IRS Updates Inheritance Rules for Trusts
You may not have heard, but there has been a quiet change to inheritance rules that could severely impact families trying to maximize their legacies.
The IRS recently updated some rules about trusts that could make your heirs accidentally liable for capital gains taxes.1
What Has Changed
Under the new IRS rules, assets inside irrevocable trusts may not receive a step-up in basis unless those assets are included in the taxable estate upon death.
If your estate strategy includes an irrevocable grantor trust, you should work with an attorney and review your trust to avoid saddling heirs with unexpected tax bills.
Typically, assets inherited at death receive a step-up in cost basis to the current fair market value, which eliminates any capital gains achieved during the giver's lifetime. However, under the updated rules, any assets held in irrevocable grantor trusts (used by many to limit estate taxes and protect assets from judgments or creditors) will not receive that step-up in basis unless they are included in the taxable estate.1
What This May Mean for You
Your loved ones could accidentally inherit a massive tax bill depending on how the trust is set up.
Tax rules change frequently, which makes it critical to review your estate plan regularly. This 2023 change is just one of many that are likely coming in the years ahead.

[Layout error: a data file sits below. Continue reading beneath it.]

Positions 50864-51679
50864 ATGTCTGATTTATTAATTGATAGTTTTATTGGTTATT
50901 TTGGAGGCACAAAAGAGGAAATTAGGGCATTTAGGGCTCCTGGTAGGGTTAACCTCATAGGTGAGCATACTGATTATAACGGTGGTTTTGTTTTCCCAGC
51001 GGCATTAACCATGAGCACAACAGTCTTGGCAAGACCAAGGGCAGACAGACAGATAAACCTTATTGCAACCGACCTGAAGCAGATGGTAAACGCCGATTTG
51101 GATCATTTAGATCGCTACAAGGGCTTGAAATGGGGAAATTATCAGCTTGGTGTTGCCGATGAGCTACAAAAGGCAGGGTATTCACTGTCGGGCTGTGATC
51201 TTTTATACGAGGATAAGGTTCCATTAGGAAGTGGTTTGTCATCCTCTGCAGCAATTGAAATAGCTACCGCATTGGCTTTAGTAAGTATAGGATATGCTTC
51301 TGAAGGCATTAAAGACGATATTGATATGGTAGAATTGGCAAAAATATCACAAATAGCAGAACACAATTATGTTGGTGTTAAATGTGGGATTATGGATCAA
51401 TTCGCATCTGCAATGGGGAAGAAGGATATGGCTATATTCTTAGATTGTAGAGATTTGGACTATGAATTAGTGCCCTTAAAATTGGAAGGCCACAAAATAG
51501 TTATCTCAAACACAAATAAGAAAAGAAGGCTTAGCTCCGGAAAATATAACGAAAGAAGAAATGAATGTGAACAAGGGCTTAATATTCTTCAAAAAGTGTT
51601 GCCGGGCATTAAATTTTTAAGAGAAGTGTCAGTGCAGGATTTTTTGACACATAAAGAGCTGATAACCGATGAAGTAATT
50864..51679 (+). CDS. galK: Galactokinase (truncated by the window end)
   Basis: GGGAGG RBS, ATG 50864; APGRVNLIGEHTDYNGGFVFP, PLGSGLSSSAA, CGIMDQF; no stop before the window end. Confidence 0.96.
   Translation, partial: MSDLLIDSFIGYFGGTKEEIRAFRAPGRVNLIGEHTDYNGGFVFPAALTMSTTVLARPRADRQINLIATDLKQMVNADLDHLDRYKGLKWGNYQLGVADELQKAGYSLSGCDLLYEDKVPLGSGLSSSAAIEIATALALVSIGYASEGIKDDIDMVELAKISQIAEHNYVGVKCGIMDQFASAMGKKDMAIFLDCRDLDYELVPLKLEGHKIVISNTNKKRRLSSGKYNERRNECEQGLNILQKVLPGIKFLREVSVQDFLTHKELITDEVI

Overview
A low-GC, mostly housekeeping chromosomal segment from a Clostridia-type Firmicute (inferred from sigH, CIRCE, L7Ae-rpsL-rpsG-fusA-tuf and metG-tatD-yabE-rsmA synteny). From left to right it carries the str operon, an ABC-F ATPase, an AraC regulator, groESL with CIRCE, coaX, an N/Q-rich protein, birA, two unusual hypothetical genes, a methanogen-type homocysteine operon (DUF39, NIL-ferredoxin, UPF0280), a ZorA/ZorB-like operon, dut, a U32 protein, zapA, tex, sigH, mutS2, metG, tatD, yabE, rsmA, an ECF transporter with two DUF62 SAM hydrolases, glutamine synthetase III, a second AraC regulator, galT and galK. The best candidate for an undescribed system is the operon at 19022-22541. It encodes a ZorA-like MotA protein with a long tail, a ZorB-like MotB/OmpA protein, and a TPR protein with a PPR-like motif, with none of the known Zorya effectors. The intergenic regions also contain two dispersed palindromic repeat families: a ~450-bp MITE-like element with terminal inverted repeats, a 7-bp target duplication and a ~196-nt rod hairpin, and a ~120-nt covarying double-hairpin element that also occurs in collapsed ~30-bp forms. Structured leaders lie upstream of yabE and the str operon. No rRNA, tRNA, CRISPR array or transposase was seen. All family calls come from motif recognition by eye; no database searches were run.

For example, current estate tax exemption amounts ($12.92 million per person and $25.84 million for a couple in 2023) will expire at the end of 2025.2
That means that if the government doesn't extend the current rules, the estate tax exemption reverts to the 2017 amount of about half of today's limit, and many more families could suddenly become exposed to massive tax bills.
If leaving a legacy to your loved ones is important to you, reviewing your estate strategy for red flags is vital.
We realize that reviewing estate strategies and documents isn’t what most people would consider fun. But a well-planned legacy is as much a gift to our heirs as the financial assets themselves. After all, no one wants to leave problems behind for their loved ones!
If you haven't reviewed your estate plan within the last few years, we would be happy to connect you with an attorney we trust to see if you need to make any changes. Feel free to reach out to our office for a referral.
This material is for information purposes only and is not intended as an offer or solicitation with respect to the purchase or sale of any security. The content is developed from sources believed to be providing accurate information; no warranty, expressed or implied, is made regarding accuracy, adequacy, completeness, legality, reliability, or usefulness of any information. Consult your financial professional before making any investment decision. For illustrative use only.
This information is not intended to be a substitute for specific individualized tax advice. We suggest that you discuss your specific situation with a qualified tax professional.